Title – Tigerland (2000)
Director – Joel Schumacher (Falling Down)
Cast – Colin Farrell, Matthew Davis, Clifton Collins Jr, Shea Whigham, Nick Searcy
Plot – A ragtag collection of army recruits that includes the troublemaking Roland Bozz (Farrell) and the thoughtful Jim Paxton (Davis) must fight their way through an intense army training camp known as Tigerland before they are shipped out to Vietnam at the tail end of the war in the 1970’s.
“Hey let’s not become friends, Jim. You could be dead tomorrow and I’d miss you too much”
Review by Eddie on 25/07/2018
A forgotten film and a war film with no actual war in it, Michael Schumacher’s criminally underrated and vastly underseen gem is one of the eclectic filmmaker’s best feature films and the film that launched its then relatively unknown star Colin Farrell into the Hollywood scene.
Released to solid reviews but a paltry box office run in 2000, Tigerland is a fictionalised account of the Louisiana based army training camp of the same name that operated in the 1960’s/early 70’s to get American soldiers ready to not only make it in the US Army but to survive the harsh, unrelenting and life and death surroundings of the increasingly hated Vietnam war.
Focussing its attention on a small core of raggedy wannabe soldiers that includes Farrell’s disruptive and calculating Roland Bozz, Matthew Davis’s thoughtful Jim Paxton, Clifton Collins Jr’s on edge Pvt. Miter and Shea Whigham’s unhinged Pvt. Wilson, Schumacher’s film doesn’t feel dissimilar to one long extended take on the beginnings of Full Metal Jacket but it carves out its own unique slice of war pie and becomes a totally unique and quietly moving study on the Vietnam war and those that inhabited it.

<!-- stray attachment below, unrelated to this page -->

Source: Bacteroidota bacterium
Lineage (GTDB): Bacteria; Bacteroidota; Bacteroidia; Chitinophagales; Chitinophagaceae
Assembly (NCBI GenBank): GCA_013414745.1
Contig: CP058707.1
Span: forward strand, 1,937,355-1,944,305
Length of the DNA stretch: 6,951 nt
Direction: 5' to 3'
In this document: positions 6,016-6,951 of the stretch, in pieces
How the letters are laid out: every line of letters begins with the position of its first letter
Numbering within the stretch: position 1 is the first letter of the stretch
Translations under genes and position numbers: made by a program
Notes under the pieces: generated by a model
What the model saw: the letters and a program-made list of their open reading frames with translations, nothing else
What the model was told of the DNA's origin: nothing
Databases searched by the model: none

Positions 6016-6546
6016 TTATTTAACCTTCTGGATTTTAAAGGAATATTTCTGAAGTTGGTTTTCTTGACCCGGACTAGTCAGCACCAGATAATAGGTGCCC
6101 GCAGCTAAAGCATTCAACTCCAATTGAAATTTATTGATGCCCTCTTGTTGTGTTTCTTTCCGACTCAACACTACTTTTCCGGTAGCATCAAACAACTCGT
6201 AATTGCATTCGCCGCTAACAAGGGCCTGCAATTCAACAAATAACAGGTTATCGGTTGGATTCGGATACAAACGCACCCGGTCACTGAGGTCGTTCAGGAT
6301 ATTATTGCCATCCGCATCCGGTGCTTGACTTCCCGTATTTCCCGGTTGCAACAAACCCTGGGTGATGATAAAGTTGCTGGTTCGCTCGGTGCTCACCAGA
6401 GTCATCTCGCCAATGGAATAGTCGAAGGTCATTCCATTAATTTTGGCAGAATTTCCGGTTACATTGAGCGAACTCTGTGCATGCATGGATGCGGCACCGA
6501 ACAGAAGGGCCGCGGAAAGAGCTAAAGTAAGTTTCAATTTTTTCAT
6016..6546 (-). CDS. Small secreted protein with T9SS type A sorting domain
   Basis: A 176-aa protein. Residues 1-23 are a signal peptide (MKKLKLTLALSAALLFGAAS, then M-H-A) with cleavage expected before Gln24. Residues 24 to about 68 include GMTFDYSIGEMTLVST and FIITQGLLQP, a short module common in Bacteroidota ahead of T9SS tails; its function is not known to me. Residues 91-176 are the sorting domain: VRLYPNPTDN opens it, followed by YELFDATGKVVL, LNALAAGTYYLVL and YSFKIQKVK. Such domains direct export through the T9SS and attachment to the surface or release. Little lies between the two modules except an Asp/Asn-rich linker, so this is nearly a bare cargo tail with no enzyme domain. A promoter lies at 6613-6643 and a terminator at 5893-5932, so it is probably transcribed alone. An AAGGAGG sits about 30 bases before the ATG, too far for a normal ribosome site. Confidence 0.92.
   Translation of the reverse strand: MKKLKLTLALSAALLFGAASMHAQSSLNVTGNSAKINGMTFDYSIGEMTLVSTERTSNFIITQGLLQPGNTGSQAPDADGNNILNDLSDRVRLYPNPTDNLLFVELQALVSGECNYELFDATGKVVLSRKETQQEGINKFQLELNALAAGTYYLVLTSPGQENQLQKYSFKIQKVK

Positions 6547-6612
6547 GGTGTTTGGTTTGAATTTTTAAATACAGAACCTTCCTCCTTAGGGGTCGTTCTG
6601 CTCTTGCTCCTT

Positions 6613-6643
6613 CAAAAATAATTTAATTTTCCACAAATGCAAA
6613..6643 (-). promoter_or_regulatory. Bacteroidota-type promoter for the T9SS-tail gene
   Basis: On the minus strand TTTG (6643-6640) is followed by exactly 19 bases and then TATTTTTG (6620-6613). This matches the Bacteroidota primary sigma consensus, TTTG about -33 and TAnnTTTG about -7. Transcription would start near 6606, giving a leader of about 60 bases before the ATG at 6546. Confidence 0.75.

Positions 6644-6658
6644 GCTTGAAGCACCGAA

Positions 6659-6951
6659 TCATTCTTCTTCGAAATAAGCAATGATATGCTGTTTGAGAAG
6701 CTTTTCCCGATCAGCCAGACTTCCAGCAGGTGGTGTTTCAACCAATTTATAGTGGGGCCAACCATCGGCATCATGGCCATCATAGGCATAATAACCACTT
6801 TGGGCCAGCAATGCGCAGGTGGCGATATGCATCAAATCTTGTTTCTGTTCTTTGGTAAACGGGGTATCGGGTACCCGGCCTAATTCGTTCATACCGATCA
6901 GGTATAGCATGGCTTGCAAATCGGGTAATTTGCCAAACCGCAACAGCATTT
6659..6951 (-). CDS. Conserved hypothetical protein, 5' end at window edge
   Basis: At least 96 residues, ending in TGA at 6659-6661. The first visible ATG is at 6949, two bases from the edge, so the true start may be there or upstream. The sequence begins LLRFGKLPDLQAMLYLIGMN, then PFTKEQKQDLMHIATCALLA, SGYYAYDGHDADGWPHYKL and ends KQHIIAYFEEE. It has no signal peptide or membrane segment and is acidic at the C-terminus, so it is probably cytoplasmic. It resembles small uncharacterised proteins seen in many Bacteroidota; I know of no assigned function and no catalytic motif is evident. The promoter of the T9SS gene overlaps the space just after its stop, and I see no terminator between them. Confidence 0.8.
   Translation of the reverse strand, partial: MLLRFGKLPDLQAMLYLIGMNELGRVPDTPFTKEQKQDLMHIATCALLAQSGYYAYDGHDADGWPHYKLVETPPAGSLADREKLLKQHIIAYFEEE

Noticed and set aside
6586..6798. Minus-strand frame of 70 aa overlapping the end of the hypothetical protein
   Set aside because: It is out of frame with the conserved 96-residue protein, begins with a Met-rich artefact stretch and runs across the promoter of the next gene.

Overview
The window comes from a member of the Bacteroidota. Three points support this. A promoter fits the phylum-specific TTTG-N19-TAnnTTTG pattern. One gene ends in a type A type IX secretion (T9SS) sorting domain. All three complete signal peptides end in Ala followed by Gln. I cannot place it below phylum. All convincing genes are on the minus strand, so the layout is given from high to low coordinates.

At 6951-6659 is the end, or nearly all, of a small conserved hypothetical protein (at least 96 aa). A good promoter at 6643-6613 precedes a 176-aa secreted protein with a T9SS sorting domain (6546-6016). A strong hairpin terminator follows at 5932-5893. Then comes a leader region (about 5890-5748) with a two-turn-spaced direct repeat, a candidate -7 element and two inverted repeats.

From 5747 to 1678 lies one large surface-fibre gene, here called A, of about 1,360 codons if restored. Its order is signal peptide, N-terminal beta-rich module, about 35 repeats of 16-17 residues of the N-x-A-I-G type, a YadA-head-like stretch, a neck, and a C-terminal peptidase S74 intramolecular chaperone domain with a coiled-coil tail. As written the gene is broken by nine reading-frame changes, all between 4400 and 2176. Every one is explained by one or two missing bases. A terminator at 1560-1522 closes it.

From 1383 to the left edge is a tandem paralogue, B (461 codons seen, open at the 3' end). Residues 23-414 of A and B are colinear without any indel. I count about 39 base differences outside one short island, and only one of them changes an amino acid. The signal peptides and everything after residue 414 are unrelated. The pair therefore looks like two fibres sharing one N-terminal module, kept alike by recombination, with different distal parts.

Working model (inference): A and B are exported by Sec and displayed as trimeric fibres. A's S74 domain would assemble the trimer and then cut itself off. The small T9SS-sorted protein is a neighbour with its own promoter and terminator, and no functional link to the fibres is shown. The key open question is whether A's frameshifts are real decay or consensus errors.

It’s a brave move by Schumacher to eschew going to the muddy battlegrounds of Vietnam but it pays dividends for Tigerland’s fortunes.
Filmed in a grainy, documentary like style with 16mm cameras, Tigerland feels like a genuine product of the era and there’s very little cinematic flair to the film which is unusual for Schumacher who has found his greatest successes with over the top productions and big budget events. With a realistic feel, Tigerland’s power to portray war away from the actual gunfights of Vietnam is impressive as these man all begin to understand themselves and come to realise what they really want, whether it’s to fight or flee.
Farrell’s character of Roland Bozz is also one of the more memorable creations in the war genre of cinema. A man who could clearly be the type of one-eyed American pride soldier the Army is seeking but instead becomes a constant nuisance, refusing to give in to a war he doesn’t believe in and a cause he can’t get behind, it’s a transfixing performance by Farrell and Bozz is a character that will continue to surprise for the entirety of the running time.
Overall Tigerland features a hugely impressive ensemble of actors and will likely remain one of Schumacher’s most impressive feats as a director of actors and a restrained yet powerful piece of the filmmakers varying catalogue of feature films.
Final Say –
A war film with a truly identifiable difference, Tigerland is easily one of Schumacher’s best films and actor Colin Farrell’s finest moment in front of camera, a turn he slowly seems to be inching towards once more with his recent works. Tigerland is a quintessential piece of cinematic history when it comes to both Vietnam examinations and the psychology of war.
4 ½ peeled potatoes out of 5